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Clara Barton: First Aid Practitioner, Educator, and Advocate

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Clara Barton never received any technical training for nursing, due largely to the fact that nursing as a profession didn’t exist before the Civil War. Prior to the conflict, her only medical experience came when she was 11 years old. She aided her brother in recovering from a bad fall sustained during a barn-raising near their home in Massachusetts.

Clara Barton’s first experience in assisting wounded soldiers came just days after the start of the Civil War, when she visited with and gave supplies to soldiers of the 6th Massachusetts while they were quartered in the Capitol building. The Massachusetts soldiers had been attacked by an angry mob while passing through Baltimore on April 19, 1861. She quickly understood that the greatest need during the war was going to be for support at the front—at the field hospitals established on or near the battlefields. She began collecting food, clothing and supplies and distributing them to the soldiers and surgeons. Her work administering first-aid on the front lines began in the aftermath of the Battle of Cedar Mountain in 1862, continued throughout the war, and was maintained for many years thereafter. Her efforts at places like Antietam, Fredericksburg, South Carolina, and others earned her the moniker “Angel of the Battlefield.”

Clara Barton c 1865 Courtesy of the Library of Congress

Clara Barton c 1865 Courtesy of the Library of Congress

As she spent more time among the soldiers, it became clear that Barton was a natural at nursing and first-aid. Strenuous work though it was, she grew to love it. She wrote to her father that “I don’t know how long it has been since my ear has been free from the roll of a drum. It is the music I sleep by, and I love it … I shall remain here while anyone remains, and do whatever comes to my hand. I may be compelled to face danger, but never fear it, and while our soldiers can stand and fight, I can stand and feed and nurse them.”

Barton’s efforts at the field hospitals were multi-faceted. In addition to providing much needed supplies she also prepared food for the soldiers, noted the names of the wounded, built fires, and did whatever else was needed. She administered aid to the wounded when she could, assisting the surgeons by providing them with medical supplies and comforting the soldiers in their time of need. She also lobbied the politicians in Washington for improved care of the wounded. Barton tried her best to put to words the desperate need for more supplies and aid at the front lines in her diary: “The surgeons do all they can, but no provision had been made for such a wholesale slaughter on the part of any one, and I believe it would be impossible to comprehend the magnitude of the necessity without witnessing it.”

Barton rallied others to assist with the war effort, in particular by encouraging women to gather supplies for the relief of solders from their home states. She also stressed that supplies should be gathered before they were needed—there would always be another battle or circumstance in which they would be required. In December 1861, she wrote to the Ladies Relief Committee of Worcester, Massachusetts that “I feel while passing through [the camps], that they could be better supplied without danger of enervation from luxuries. Still it is said that ‘our army is supplied.’ It is said also, upon the same authority, that we “need no nurses,” either male or female, and none are admitted.”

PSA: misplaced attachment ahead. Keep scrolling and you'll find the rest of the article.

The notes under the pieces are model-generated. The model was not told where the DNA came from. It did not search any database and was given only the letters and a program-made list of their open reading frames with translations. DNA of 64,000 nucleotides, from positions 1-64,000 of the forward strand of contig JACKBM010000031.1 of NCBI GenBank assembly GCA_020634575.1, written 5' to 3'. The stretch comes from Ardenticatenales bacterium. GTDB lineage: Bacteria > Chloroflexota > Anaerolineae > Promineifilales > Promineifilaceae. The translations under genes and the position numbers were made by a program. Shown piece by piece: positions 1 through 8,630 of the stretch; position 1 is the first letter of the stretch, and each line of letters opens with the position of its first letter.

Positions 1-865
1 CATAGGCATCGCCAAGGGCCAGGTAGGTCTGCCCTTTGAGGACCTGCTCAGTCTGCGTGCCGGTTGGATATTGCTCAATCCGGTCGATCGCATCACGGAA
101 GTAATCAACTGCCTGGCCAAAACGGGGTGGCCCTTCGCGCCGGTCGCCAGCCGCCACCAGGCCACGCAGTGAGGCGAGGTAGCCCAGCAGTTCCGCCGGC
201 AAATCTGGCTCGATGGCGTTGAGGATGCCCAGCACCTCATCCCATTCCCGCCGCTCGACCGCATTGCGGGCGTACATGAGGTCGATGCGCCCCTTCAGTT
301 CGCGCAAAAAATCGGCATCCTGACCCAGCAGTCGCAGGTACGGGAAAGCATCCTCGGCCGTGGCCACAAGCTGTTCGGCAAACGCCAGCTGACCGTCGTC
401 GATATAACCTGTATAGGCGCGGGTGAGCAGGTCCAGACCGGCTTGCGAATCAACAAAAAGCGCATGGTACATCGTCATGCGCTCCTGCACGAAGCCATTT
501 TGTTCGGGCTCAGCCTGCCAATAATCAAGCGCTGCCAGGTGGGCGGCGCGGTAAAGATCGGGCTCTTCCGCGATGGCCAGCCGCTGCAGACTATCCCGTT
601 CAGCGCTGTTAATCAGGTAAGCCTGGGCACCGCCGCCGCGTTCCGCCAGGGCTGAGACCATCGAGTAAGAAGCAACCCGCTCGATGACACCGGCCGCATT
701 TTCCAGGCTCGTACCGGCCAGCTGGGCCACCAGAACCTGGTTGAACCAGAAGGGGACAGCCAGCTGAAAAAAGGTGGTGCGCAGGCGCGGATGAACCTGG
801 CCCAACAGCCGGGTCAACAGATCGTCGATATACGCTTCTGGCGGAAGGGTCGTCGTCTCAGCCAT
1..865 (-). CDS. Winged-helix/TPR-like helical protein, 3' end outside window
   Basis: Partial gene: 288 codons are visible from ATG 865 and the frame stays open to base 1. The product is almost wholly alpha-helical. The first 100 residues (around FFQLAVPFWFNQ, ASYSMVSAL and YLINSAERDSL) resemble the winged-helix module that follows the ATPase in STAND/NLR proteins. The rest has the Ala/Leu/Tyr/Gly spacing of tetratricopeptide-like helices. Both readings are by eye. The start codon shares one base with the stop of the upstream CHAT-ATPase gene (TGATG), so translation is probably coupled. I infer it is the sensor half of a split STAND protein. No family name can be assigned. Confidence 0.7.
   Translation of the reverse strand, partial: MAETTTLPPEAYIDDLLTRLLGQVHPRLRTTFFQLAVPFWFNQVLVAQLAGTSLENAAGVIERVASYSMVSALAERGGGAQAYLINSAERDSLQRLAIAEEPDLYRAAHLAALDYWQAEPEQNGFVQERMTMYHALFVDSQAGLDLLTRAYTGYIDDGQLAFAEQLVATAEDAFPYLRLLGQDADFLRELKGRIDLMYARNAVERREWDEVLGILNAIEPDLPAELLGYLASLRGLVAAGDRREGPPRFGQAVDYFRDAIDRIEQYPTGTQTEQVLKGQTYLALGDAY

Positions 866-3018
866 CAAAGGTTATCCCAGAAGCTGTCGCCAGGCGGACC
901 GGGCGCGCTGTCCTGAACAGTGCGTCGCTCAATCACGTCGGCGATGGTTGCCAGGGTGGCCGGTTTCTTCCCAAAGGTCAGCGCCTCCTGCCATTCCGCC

Barton discovered that the faster relief efforts could reach the scene of a battle, the better medical care soldiers received, which is why she preferred to act on her own rather than as part of a larger public or private group. Acting as an individual gave her flexibility to make decisions more quickly about where to deliver aid.

Decades after the Civil War, Barton’s passion for first-aid took the form of spreading awareness of the importance of first-aid in civilian life. In 1905 she formed the National First Aid Association of America. This new organization was designed to teach the public how to assist in times of personal injury and localized emergencies. If everyone could be capable of administering lifesaving care in critical moments, then the United States would be a safer place.

Clara Barton's efforts with the National First Aid Association of America helped make first aid kits like this (c 1919) more common. Courtesey of the Library of Congress

Clara Barton’s efforts with the National First Aid Association of America helped make first aid kits like this (c 1919) more common. Courtesy of the Library of Congress

Clara Barton was unique in that she acted as an intermediary between the daily life of civilians and politicians and emergency situations on battlefields. She helped others understand the importance of medical supplies and first-aid in emergency situations thanks to her personal experience. By passing on the importance of first-aid knowledge, she played an important role in moving the nation toward greater emergency preparedness.

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